The COVID-19 inflation episode: Lessons from emerging markets


The COVID-19 inflation episode: Lessons from emerging markets


The day that America lost $100 billion because of an immigration visa ban

US President Donald J. Trump makes remarks as he meets with US Tech Workers and signs an Executive Order on Hiring Americans, in the Cabinet Room of the White House, in Washington, DC, USA, 03 August 2020. No Use UK. No Use Germany.

On June 22, 2020, President Trump issued an executive order (EO) restricting the entry of individuals seeking to enter the country on a nonimmigrant work visa. As part of this EO, the President proclaimed, “I have determined that the entry, through December 31, 2020, of certain aliens as immigrants and nonimmigrants would be detrimental to the interests of the United States.” Our ongoing research provides evidence to the contrary and documents that the EO negatively affected the market valuation of the largest U.S. firms.

According to estimates, this EO barred the entrance of nearly 200,000 foreign workers and their dependents. The nonimmigrant visas (such as the H-1B and L-1 visas) that were targeted are used by companies to hire or transfer high-skilled immigrants. There is overwhelming evidence documenting that skilled immigration improves firm outcomes such as profits, productivity, production expansion, innovation, and investment (see here and here for an overview of this evidence). Thus, it is plausible that the Trump administration’s measures significantly restraining immigration will have lasting negative impacts on American firms, and with it, slow down the post-COVID-19 economic recovery.

But we do not have to go very far into the future to assess the negative impacts of this policy. In fact, the largest U.S. firms have already taken a big hit, as we document in our most recent study. We estimate the cumulative average abnormal stock returns for Fortune 500 firms after the June 22 EO that restricted the skilled immigration visas on which Fortune 500 firms especially rely. This approach allows us to estimate the immediate economic impact of the aforementioned EO on the largest U.S. firms. We find that in the aftermath of the EO, the market valuation of the Fortune 500 companies in our sample dropped by about 0.45 percent, a loss to the economy as a whole that we estimate at around $100 billion based on the market valuation of the same firms a day before the EO. We further find that this negative shock was much more pronounced for firms that had maintained or increased their reliance on foreign workers during the years prior to the EO, as measured by growth in each firm’s Labor Condition Application requests (which proxies demand for H-1B visas).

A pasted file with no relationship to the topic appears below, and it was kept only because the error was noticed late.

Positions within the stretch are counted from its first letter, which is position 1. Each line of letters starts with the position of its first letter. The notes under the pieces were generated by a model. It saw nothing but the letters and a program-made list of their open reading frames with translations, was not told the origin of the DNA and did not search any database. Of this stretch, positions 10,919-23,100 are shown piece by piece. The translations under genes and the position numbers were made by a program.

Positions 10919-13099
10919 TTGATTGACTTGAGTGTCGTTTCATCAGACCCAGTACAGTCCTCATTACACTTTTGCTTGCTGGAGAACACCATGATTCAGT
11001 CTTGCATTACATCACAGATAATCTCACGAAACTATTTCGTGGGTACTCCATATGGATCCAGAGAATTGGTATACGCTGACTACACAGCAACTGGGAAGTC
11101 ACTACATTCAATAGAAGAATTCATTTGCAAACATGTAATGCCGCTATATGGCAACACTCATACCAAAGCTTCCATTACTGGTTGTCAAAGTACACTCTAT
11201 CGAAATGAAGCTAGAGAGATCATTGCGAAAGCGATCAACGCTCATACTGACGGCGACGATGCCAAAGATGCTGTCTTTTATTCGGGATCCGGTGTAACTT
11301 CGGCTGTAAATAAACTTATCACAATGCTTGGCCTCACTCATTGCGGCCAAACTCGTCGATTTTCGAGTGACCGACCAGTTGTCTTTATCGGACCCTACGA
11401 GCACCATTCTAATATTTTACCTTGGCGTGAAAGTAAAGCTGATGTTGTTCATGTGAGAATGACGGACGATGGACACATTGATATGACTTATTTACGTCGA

Figure 1 summarizes said result. In the days after June 22, when the EO was announced, the abnormal stock returns for the firms in our sample dropped and remained down for 10 days after the announcement, which suggests this was a persistent effect.

Figure 1. Firms’ cumulative average abnormal returns (CAARs) after executive order announcement

Figure 1. Firms’ cumulative average abnormal returns (CAARs) after executive order announcement

Source: An executive order worth $100 billion: The impact of an immigration ban’s announcement on Fortune 500 firms’ valuation

The sizable negative effect on the economy reflects the fact that investors—and markets more generally—understand that many of these firms will not be able to perform as well without the ability to hire top foreign talent, directly affecting the firms’ overall valuation, which in turn affects the recovery prospects of the economy as a whole. If the EO—and other recent policies that curtail visas for skilled foreign workers—stays in place, there is robust evidence suggesting that in the next few years, these firms, instead of hiring US-born workers as the policies intended, will likely offshore many of their activities to other nations. In other words, in the short run, the EO caused a loss of $100 billion in market valuation. In the long run, it could cause even more damage to the U.S. economy as firms react to these constraints by shifting employment and investment abroad.

We hope our study can inform the policy debate on the importance of designing policies that allow the U.S. economy to continue to grow by complementing American workers with talent from abroad, a formula that has always been an engine of growth for the economy. Our results are yet another piece of evidence that policies restricting immigration to the U.S. (from refugees and fundamental workers to students to highly qualified individuals) are harmful to the country and are the opposite of what is needed to achieve a full economic recovery in the aftermath of the global pandemic.